6. Apes Hill
Speaking of the Scotland District, Apes Hill Barbados is a new luxury resort and residential destination that sits upon one of the most remarkable high points in the Caribbean. Environmental and sustainability best practices are core to Apes Hill, which hugs the Scotland District, a rare underwater mountain range above sea. From the elevated perch, views spanning the Atlantic Ocean and Caribbean Sea unfurl panoramically. Apes Hill provides enchanting villas, exquisite farm-to-table cuisine, a newly unveiled golf club with 18 holes, a state-of-the-art Golf Performance Centre, padel courts, hiking trails and much more.
7. Newton Slave Burial Ground
The remains of 500 enslaved individuals rest beneath approximately seven acres of sloping ground in Newton, Christ Church – the largest excavated slave burial ground in the Caribbean. At the time the excavations occurred in the early 1970s, the area had not been disturbed for centuries, and archaeologists discovered that the site is the final discovered resting place for the earliest group of the African and Afro-descendant population.
8. Birthplace of Rum and Rum Shops
Barbados was the first country to produce and bottle rum with Mount Gay Rum Distillery dating back to 1703. The uniqueness of Barbadian rum traces back to the quality of molasses (a by-product of sugar used to make rum) which was known as liquid gold due to the quality of the island’s water being of coral limestone formation leading to the cultivation of high-quality sugar cane. There are award-winning rum distilleries on the island that offer tours and boutique rums produced by one old sugar plantation still grinding sugar cane once in season. And there are as many as 1,000 to 12,000 rum shops in Barbados depending on how you define them. They range from village shops which provide a bit of everything including (groceries, breads, provisions, drinks), to those that sell only beverages and food.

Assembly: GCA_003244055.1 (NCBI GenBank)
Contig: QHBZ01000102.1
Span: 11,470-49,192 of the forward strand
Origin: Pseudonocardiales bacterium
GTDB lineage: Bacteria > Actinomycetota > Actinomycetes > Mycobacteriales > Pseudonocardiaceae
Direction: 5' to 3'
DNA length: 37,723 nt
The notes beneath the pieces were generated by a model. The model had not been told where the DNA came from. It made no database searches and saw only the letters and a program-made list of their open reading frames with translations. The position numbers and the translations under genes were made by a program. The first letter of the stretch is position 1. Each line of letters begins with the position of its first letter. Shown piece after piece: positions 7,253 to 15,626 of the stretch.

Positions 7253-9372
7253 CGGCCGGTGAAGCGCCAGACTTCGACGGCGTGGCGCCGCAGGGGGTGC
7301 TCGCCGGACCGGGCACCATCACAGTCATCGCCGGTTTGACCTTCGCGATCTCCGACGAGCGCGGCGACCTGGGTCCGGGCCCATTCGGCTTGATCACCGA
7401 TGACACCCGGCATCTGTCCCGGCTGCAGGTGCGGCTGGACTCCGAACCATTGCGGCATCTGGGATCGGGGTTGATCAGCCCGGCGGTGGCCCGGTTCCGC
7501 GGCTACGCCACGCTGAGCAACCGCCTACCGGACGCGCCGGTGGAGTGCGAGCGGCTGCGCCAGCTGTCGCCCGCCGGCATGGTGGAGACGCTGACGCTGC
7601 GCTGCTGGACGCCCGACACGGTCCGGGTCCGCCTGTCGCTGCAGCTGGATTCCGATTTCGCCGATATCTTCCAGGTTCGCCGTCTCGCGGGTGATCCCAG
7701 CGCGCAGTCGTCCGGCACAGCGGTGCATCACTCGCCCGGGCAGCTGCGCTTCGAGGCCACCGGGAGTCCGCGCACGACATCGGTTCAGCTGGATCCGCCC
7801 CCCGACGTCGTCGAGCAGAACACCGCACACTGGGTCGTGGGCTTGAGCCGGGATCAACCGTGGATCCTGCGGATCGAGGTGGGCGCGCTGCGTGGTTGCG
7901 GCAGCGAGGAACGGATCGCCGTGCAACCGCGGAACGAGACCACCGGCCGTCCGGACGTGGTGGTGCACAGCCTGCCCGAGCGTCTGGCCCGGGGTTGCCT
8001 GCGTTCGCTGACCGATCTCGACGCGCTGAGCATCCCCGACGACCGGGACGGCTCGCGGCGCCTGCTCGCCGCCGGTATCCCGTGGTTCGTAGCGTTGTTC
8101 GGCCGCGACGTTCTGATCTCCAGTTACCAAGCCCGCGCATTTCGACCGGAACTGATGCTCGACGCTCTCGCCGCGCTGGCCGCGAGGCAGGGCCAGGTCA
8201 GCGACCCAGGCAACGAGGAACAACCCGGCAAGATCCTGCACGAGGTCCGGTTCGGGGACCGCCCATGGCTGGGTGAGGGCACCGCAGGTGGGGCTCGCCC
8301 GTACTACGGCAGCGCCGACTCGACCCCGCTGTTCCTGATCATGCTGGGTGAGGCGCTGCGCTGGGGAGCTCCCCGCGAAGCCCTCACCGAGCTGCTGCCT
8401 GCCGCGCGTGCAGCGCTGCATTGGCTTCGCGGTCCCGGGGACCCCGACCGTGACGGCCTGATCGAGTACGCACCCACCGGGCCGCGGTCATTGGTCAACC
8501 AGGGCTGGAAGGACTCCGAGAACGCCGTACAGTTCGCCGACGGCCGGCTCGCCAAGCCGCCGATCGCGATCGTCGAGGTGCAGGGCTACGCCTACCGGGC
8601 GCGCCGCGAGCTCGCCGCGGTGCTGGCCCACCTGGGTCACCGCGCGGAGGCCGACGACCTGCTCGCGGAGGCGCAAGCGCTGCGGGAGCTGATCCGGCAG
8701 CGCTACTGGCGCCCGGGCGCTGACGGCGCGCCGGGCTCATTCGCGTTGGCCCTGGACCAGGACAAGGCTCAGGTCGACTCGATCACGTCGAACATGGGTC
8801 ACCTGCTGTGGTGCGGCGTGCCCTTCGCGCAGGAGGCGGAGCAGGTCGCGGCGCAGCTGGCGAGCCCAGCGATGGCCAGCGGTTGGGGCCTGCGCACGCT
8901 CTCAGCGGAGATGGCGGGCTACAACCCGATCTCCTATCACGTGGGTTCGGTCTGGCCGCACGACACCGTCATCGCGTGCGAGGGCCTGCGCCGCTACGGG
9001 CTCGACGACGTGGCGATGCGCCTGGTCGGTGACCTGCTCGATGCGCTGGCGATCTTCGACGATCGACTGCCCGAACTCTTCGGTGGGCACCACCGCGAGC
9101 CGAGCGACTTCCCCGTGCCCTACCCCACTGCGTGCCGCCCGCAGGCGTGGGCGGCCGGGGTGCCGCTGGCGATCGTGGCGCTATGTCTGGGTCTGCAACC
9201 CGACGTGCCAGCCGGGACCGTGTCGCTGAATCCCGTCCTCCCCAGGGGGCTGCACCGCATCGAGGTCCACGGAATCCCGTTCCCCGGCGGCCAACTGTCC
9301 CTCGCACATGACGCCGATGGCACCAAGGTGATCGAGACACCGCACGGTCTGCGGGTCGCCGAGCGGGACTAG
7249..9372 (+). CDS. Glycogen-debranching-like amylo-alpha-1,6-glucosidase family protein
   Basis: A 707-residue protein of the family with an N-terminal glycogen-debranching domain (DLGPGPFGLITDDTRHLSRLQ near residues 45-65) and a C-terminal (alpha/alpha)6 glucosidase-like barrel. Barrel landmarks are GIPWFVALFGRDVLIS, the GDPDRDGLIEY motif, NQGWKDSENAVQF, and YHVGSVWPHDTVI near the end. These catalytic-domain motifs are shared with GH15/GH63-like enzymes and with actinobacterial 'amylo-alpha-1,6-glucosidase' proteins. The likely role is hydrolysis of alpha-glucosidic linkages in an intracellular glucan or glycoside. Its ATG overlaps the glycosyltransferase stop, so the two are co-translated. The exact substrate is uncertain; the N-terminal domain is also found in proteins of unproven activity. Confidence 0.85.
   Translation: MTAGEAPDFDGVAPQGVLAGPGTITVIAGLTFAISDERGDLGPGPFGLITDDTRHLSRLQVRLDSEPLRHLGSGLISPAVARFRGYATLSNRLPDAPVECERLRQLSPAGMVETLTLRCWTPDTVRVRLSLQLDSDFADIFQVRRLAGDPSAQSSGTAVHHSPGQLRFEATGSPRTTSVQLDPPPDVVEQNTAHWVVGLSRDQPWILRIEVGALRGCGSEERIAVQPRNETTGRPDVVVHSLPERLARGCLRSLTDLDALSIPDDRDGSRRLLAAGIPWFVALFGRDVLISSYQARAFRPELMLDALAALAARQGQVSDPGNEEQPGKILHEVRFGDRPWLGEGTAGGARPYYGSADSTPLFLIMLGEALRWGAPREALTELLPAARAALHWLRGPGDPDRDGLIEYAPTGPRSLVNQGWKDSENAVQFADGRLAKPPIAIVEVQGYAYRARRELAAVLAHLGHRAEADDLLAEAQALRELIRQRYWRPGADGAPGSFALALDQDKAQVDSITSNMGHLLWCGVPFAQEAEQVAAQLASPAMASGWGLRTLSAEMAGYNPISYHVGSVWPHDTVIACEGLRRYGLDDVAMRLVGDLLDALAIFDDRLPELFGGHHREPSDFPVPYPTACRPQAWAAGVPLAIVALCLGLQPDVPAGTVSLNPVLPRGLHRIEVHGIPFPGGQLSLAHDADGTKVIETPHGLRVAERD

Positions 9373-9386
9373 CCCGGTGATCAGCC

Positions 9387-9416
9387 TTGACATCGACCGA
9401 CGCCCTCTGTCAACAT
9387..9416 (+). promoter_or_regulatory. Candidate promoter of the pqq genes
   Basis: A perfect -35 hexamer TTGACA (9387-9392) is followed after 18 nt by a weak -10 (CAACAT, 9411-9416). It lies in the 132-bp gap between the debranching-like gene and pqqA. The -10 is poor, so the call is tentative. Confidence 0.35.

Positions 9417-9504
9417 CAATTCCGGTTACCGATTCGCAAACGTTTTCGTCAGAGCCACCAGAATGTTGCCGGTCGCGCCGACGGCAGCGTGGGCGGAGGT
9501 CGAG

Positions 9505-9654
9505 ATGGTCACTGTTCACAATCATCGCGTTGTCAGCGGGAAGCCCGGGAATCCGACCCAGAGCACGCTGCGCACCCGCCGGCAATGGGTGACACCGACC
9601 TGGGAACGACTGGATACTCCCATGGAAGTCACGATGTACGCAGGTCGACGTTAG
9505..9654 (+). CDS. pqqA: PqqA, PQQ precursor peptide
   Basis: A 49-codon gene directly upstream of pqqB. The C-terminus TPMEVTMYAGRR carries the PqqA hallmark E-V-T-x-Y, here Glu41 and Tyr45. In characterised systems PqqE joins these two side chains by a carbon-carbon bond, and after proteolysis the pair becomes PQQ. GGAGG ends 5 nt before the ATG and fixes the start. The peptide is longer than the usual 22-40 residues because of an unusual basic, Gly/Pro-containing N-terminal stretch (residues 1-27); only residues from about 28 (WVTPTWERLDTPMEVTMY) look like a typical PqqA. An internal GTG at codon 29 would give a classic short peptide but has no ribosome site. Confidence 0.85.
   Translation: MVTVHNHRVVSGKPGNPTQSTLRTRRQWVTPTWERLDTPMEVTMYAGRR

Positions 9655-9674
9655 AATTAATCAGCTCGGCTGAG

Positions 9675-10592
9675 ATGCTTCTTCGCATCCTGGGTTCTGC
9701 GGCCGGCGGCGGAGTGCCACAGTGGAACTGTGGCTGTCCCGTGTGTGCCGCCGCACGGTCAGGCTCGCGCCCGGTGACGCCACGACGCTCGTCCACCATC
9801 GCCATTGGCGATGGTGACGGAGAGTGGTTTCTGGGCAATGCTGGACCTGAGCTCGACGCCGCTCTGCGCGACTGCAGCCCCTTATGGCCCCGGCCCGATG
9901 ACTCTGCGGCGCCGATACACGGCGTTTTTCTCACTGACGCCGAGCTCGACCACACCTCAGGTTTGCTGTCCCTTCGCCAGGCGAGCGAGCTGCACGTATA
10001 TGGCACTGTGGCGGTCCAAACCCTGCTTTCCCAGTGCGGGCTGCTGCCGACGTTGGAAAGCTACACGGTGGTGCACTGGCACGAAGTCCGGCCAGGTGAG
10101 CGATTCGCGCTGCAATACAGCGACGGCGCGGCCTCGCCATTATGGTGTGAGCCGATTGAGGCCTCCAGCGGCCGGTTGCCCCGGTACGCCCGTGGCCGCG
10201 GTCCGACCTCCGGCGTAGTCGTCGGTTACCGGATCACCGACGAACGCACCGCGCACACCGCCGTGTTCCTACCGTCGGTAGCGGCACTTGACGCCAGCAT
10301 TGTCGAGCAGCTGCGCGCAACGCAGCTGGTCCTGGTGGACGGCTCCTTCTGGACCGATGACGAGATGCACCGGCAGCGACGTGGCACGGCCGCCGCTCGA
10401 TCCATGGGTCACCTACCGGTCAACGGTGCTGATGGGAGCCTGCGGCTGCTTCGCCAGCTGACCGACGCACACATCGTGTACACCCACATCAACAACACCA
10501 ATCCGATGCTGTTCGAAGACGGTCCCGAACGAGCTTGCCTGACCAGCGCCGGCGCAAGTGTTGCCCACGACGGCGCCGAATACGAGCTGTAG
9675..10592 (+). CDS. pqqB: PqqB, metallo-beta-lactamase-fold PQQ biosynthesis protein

9. Nidhe Israel Synagogue
The synagogue in Bridgetown goes far in telling the Barbados story, and it stands as the oldest consecrated Jewish Synagogue in the Western Hemisphere, built in 1654. In late 2008, an archaeological dig uncovered what was celebrated as an internationally significant find – and original and fully intact Mikvah (bath). The entire site and its surroundings have been restored and are open to the public.
10. George Washington and Other Fun Facts
Barbados was the only place George Washington ever visited outside of the continental United States, at age 19, on a trip designed to improve his health. Visitors can walk through the house and museum in which he stayed, with rooms set up as they were in 1751. George’s visit to Barbados changed the course of history . . . Pop music star Rihanna was born in Barbados . . . It was the only colony to have founded another colony . . . the Scotland District is the only place where the Barbados Accretionary Prism rises above sea level between Trinidad and Puerto Rico (one of few accretionary prisms to do this in the world).